Fruit of the Drunken Tree by Ingrid Rojas Contreras
In a year filled with exciting debuts, I hope readers make room for Ingrid Rojas Contreras’ harrowing Fruit of the Drunken Tree.
The book, as the author reveals in an afterword, is based on her experiences growing up in Colombia at the tail-end of Pablo Escobar’s terrorizing reign. It weaves between the perspectives of two young women who come from very different backgrounds: Chula, a 7-year-old who grows up in a wealthy family and a gated home; and Petrona, a 13-year-old who has to work instead of attend school in order to provide for her impoverished family, and who is hired as a maid for Chula’s family.
Thinking about the best debuts which have been published this summer — Tommy Orange’s There There, R.O. Kwon’s The Incendiaries, Vanessa Hua’s A River of Stars, and on — the throughline is obvious, not to mention long overdue: the power of voices long kept out of popular culture finally getting the chance to tell their stories and reveal their talent. Ingrid Rojas Contreras fits neatly among that class. Her prose is simultaneously propulsive and poetic, reminiscent of Isabel Allende, and she’s got a feel for how to move plot — an understanding of how simple choices, in a life-or-death climate, can lead to profound consequences.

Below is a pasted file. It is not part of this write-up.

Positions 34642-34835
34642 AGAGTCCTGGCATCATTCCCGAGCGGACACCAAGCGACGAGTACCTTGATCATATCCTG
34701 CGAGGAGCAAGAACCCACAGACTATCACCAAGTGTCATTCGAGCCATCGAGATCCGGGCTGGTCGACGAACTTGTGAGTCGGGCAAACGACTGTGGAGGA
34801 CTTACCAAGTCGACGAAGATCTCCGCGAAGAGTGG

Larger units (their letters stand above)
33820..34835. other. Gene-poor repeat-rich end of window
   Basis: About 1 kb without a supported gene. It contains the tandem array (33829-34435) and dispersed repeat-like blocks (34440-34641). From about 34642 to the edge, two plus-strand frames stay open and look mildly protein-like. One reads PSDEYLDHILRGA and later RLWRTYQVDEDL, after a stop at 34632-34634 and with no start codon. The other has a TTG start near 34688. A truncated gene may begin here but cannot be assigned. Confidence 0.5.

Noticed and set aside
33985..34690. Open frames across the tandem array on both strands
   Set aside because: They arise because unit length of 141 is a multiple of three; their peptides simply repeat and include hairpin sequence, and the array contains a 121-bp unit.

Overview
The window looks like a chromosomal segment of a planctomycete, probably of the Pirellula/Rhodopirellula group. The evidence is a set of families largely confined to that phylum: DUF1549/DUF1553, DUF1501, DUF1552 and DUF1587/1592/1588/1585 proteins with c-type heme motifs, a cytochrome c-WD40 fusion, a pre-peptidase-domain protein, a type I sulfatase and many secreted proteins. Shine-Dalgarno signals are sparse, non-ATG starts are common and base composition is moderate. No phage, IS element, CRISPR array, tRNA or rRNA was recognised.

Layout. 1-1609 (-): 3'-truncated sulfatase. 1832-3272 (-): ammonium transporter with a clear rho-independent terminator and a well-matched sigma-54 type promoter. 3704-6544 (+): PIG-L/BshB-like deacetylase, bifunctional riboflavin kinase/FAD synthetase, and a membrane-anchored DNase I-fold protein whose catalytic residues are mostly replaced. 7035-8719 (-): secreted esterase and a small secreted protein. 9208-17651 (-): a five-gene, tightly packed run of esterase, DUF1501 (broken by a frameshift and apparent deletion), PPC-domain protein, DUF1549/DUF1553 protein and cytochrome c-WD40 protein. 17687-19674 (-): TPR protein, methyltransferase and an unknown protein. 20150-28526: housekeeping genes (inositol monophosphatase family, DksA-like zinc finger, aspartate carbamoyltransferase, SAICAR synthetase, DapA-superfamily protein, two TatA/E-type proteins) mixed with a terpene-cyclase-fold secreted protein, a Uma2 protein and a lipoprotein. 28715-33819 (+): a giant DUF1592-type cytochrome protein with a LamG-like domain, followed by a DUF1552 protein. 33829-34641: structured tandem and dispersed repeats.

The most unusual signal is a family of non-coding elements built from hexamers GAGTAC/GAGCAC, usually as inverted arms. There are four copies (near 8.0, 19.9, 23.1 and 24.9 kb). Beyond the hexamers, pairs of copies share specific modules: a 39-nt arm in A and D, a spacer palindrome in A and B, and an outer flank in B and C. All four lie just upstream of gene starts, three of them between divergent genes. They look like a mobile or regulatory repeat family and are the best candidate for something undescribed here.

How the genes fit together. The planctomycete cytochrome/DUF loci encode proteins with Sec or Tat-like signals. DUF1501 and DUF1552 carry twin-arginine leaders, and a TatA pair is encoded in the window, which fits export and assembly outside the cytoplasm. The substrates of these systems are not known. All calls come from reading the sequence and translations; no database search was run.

I tend to be weary of child narrators in adult fiction, and indeed Chula can be a limiting voice; but Fruit of the Drunken Tree deserves utmost credit for finding complexity in her worldview without sacrificing her innocence or naiveté. Chula’s fascination with Petrona gradually leads to a tight bond, and the latter’s relatively short chapters add clarity, packing an emotional punch as we come to know her world and inner-life. I was really taken with the book’s texture: the way each character — especially Chula’s mother, who grew up in poverty before moving into wealth — is realized with love and nuance, or how the lush, beautiful Colombian landscape contrasts with the bombings and civil unrest characterizing much of the country’s day-to-day. (“War always seemed distant from Bogota, like niebla descending on the hills and forests of the countryside and jungles,” goes one gorgeous passage. “The way it approached us was like fog as well, without us realizing, until it sat embroiling everything around us.”)